We, Esolen suggests, should likewise regard ourselves as pilgrims. This world is not our home. We can, and should, love it and steward it. But always knowing that this is not where we are meant to be for all time. Thus, much like Kingsnorth recommends “dancing lightly with the way things are going,” Esolen directs us to live as pilgrims, on the way.
Both directions assume that we will use nostalgia as a bit of an anchor. One bright star to guide us, as we look up through the smoke and smog of “progressivism.” To keep the ship pointed ever toward The True, The Good, and The Beautiful, while on the horizon the Titanic sinks, slowly. And then all at once. That is, perhaps, the true use of nostalgia.
Not as a lifestyle. Not as a panic room. Not as an instruction book. But as a map. This map, however, does not – it cannot – lead us back into yesteryear. It’s more like the map that Anne of Green Gables created in her head of all the places that surrounded her home. It cannot take us back to a world that is lost. But if CAN say – “We once were thus. Through that alleyway of birch trees, and down to a field whose violets still bloom – if we are patient – is the way to be so again.”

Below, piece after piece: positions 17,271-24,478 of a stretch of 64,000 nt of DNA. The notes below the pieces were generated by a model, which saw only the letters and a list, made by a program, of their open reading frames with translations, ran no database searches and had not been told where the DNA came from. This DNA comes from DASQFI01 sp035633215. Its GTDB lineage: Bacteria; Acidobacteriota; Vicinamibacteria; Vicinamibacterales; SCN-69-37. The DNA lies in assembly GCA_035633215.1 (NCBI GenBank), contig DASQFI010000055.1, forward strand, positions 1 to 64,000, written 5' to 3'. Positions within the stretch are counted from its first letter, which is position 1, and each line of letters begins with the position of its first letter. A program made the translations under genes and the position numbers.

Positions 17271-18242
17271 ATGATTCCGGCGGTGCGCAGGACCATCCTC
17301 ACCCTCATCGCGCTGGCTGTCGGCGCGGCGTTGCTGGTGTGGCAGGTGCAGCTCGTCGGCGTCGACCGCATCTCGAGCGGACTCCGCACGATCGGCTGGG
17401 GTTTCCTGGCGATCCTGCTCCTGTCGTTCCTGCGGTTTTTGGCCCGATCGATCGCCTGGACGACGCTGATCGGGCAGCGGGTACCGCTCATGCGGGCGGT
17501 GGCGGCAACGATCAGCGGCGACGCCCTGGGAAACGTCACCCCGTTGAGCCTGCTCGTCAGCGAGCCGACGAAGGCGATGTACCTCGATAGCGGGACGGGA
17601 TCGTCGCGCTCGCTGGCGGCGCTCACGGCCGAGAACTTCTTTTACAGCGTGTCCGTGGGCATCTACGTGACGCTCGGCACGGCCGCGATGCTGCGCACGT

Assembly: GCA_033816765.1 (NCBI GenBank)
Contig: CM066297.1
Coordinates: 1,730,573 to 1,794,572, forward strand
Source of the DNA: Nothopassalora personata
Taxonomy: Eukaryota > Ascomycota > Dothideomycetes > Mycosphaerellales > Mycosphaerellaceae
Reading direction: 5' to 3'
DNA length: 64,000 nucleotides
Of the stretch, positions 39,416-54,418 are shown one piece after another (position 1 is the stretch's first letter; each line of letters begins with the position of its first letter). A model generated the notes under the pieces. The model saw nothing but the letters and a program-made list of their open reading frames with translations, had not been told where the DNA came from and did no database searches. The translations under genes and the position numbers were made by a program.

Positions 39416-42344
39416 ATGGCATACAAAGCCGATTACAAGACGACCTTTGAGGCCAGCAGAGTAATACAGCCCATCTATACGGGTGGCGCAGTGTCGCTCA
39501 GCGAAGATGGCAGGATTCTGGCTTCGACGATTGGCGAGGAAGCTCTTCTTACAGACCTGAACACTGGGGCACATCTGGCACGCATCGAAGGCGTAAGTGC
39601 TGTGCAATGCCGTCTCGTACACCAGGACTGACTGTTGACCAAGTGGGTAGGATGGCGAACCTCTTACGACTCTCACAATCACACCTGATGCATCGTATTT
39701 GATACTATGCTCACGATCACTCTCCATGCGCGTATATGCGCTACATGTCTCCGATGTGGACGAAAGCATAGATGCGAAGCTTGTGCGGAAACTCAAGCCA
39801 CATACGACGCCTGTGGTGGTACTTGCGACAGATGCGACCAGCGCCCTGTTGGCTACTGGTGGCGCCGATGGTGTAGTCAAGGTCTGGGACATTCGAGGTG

Most of us are not Luddite enough to follow the example of Wendell Berry, retreating to family farm, eschewing technology, and conducting interviews largely by the exchange of handwritten letters. Most of us are not committed enough to go off-grid, grind our own flour, throw out our laptops, make our own clothes, and remove ourselves entirely from the machine. Instead, we visit historical costuming sites, attempt to master the art of sourdough – albeit with proofing boxes and Le Creuset Dutch ovens, sit before the fireplace, and stream episodes of “Victorian Farm.” Then snipe at each other for not “doing it right.”
A Balancing Act